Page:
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Your iPhone May Soon Have More Ads – Here Is Why

Apple will bring ads to more of the apps that are pre-installed on iPhones and other Apple devices, including Maps, Books, and Podcasts. According to a report from Bloomberg’s Mark Gurman, Apple has internally tested search ads in Maps, which could display recommendations when you search for restaurants, stores, or other nearby businesses.

Apple uses a similar advertising model on the App Store currently. Developers can pay to have their app promoted on a search page for a particular query, like “puzzle games” or “photo editor.” It is believed that the ads on Maps could function in the same way. Businesses can pay to show up at the top of search results when users enter specific search terms.

Gurman believes that Apple could introduce ads to its native Podcasts and Books apps as well.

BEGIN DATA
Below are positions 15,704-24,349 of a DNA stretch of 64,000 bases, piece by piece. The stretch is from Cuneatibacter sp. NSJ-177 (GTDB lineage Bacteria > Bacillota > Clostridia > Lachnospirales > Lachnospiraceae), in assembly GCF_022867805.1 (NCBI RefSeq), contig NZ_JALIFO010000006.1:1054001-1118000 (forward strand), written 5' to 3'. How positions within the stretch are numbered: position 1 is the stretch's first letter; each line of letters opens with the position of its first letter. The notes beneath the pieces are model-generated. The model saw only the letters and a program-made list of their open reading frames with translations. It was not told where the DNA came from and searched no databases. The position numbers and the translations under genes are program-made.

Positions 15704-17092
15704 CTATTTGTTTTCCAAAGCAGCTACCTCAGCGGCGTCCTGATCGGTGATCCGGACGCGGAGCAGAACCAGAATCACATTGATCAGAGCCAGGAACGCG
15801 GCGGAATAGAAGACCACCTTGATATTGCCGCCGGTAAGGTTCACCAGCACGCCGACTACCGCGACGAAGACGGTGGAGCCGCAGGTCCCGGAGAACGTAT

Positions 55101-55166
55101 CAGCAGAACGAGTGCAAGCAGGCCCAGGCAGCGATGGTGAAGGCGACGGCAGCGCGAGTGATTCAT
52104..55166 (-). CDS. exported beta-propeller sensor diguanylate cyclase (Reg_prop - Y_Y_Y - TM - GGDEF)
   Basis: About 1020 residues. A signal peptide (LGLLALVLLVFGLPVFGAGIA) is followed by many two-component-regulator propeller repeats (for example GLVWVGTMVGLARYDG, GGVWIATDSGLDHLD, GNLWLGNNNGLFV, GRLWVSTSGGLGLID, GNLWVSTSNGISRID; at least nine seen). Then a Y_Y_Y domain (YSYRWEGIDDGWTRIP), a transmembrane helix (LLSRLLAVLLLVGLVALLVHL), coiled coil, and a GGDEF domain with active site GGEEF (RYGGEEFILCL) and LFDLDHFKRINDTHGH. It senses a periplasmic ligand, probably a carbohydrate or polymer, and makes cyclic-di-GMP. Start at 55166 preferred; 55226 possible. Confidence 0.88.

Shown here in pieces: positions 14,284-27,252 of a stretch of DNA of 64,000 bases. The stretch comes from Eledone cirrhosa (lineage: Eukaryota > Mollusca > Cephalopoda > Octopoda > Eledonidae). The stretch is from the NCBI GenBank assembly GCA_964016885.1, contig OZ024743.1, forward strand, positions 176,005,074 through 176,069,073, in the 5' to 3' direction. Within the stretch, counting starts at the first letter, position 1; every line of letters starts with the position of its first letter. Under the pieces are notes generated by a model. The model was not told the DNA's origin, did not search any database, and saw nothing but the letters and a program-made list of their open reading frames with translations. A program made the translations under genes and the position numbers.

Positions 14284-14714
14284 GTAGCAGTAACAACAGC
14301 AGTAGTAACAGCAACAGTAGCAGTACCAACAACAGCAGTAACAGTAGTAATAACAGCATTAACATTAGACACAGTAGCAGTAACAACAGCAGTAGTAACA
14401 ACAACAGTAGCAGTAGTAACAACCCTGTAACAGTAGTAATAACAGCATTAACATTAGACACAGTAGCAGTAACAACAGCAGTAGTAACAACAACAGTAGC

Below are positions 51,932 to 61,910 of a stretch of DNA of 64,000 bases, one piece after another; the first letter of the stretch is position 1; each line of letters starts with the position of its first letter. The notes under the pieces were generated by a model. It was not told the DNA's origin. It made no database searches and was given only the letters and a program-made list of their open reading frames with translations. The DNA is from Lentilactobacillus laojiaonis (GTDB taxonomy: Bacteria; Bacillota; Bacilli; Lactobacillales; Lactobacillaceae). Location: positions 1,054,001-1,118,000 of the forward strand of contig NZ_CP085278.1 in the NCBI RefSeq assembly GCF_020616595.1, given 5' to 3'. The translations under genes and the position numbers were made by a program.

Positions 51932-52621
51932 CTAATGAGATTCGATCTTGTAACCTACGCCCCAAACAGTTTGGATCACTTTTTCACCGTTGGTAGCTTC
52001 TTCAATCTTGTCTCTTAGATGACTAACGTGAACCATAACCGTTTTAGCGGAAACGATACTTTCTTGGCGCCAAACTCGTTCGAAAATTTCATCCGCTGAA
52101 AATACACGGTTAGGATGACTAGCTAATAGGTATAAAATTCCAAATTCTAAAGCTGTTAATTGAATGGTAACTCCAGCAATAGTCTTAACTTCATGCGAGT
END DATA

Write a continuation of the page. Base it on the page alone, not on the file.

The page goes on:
It is expected that Apple will expand ads to the Today tab and app download pages, which track with previous reports from 9to5Mac, Apple Insider, and MacRumors. According to 9to5Google, ads on the Today tab will be shown as larger cards with the word “Ad” placed beneath the app’s name, while ads on individual app pages will appear highlighted in blue in the “You Might Also Like” section.

The company could also choose to create a lower-priced ad-supported tier, something both Netflix and Disney Plus plan on doing by the end of this year. Right now, Apple TV Plus offers only a $4.99 / month ad-free subscription plan.

Apple first introduced ads on the App Store in 2016 and also displays apps on its Stocks and News apps.

ATT gives users the option of disabling the tracking tools advertisers use to display targeted ads. According to data that Insider obtained from research firm Omdia, Apple’s advertising business grew 238 percent to $3.7 billion in 2021.

This move suggests that Apple’s looking to expand its advertising business even more. In May, a report from Insider revealed that Eddy Cue, Apple’s senior vice president of services, is planning to restructure Apple’s services business to direct more attention to streaming and advertising.

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